Giuliani Emerges as Favorite for Trump’s Secretary of State

WASHINGTON (AP) -
Rudy Giuliani, vice chairman of the Trump Presidential Transition Team, speaks at the Wall Street Journal CEO Council in Washington, U.S., November 14, 2016. REUTERS/Joshua Roberts
Rudy Giuliani speaks at the Wall Street Journal CEO Council in Washington, Monday. (Reuters/Joshua Roberts)

Former New York Mayor Rudy Giuliani has emerged as the favorite to serve as secretary of state in Donald Trump’s incoming administration, a senior Trump official said on Monday — another indication the president-elect is putting a prize on loyalty as he narrows down his Cabinet picks.

The official, who was not authorized to speak on the record and requested anonymity, said there was no real competition for the job and that it was Giuliani’s if he wanted it. But a second official cautioned that John Bolton, a former U.S. ambassador to the United Nations, remained in contention for the job.

Giuliani, 72, would be an out-of-box choice to lead the State Department. A former mayor, federal prosecutor and top Trump adviser, he lacks extensive foreign policy experience. Known for his hard-line law-and-order views and brusque manner, he would set a very different tone from previous holders of the job, including Trump’s ex-rival Hillary Clinton, Colin Powell and Condoleezza Rice.

Bolton has years of federal government experience, but he has also raised eyebrows with some of his hawkish stances, including a 2015 op-ed in The New York Times in which he advocated bombing Iran to halt the country’s development of nuclear weapons.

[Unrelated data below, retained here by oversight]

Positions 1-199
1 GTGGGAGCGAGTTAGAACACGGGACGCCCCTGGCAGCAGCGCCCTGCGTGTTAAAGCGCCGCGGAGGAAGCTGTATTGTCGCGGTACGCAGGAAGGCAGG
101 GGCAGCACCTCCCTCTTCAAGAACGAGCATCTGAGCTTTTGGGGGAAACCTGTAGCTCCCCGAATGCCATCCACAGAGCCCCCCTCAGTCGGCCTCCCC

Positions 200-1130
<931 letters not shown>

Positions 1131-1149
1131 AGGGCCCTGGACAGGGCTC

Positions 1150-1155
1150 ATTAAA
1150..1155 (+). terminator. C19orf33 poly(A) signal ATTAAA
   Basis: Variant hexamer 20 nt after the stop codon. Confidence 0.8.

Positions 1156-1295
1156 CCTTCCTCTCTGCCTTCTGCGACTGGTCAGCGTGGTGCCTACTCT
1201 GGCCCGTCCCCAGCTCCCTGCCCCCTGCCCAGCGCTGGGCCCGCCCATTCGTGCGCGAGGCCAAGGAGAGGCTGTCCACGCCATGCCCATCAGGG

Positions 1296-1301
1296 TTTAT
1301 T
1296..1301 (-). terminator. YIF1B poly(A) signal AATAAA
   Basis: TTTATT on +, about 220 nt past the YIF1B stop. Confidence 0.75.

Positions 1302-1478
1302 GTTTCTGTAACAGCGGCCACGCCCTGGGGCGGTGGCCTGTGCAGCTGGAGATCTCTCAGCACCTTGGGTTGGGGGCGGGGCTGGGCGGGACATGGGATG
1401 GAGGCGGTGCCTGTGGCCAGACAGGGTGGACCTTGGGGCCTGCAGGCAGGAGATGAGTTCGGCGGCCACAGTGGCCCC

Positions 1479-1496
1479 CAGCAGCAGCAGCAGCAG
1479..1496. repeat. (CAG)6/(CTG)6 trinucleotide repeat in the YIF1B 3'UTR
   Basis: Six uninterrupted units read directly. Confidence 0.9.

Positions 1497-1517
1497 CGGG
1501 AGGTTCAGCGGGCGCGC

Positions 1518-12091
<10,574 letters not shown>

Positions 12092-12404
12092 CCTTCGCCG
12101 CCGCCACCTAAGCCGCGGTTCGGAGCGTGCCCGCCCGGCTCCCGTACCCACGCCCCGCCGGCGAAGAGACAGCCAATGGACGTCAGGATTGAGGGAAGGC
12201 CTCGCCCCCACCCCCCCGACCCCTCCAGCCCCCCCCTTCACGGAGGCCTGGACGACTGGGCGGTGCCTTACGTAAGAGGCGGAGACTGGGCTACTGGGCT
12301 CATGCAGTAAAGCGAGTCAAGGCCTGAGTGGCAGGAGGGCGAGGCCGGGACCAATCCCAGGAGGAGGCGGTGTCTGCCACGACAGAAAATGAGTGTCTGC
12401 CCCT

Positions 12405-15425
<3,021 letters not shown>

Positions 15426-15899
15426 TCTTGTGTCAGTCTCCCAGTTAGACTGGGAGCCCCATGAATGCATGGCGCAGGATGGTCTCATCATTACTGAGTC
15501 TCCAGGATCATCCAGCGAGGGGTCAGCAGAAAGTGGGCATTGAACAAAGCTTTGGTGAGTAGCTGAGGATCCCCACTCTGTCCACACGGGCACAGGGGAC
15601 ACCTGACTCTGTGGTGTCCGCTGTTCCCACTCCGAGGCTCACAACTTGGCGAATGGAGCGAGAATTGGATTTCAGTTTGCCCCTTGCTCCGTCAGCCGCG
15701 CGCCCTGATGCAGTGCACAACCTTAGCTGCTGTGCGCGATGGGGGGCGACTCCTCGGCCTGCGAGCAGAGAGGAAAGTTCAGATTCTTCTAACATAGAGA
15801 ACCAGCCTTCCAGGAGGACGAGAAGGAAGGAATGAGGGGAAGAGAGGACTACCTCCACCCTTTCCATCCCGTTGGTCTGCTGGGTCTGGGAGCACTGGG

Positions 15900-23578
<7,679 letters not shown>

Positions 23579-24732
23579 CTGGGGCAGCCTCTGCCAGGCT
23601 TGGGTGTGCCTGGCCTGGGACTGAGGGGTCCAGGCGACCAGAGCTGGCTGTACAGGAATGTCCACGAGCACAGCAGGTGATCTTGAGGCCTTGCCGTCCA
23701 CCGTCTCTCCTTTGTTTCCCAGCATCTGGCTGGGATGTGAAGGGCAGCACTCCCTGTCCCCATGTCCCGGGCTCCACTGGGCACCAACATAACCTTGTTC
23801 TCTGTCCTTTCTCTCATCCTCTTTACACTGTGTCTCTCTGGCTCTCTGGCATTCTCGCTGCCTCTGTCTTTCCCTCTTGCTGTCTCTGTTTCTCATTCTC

A spokeswoman for Giuliani did not immediately respond to a request for comment about his interest in the job. But the former mayor said Monday night at a gathering of CEOs sponsored by the Wall Street Journal that he “won’t be attorney general” in Trump’s administration — a job for which he’d long been seen as a top contender.

Asked about the secretary of state speculation, Giuliani said that Bolton “would be a very good choice.” But asked if there was anyone better, he replied with a mischievous smile: “Maybe me, I don’t know.”

His inauguration just 66 days away, however, Trump focused on building his team and speaking to foreign leaders. He remained sequestered in Trump Tower in New York.

Internal deliberations about staffing come a day after Trump made overtures to warring Republican circles by appointing Bannon as chief strategist and senior counselor and RNC Chairman Reince Priebus as his White House chief of staff.

Bannon, a former media executive led a website that appealed to the so-called “alt-right” — a movement often associated with efforts on the far right to preserve “white identity,” oppose multiculturalism and defend Western values.

President Barack Obama avoided any direct criticism of Trump’s personnel moves during an afternoon news conference, suggesting that the new president deserves “room to staff up.”

“It’s important for us to let him make his decisions,” Obama said. “The American people will judge over the course of the next couple of years whether they like what they see.”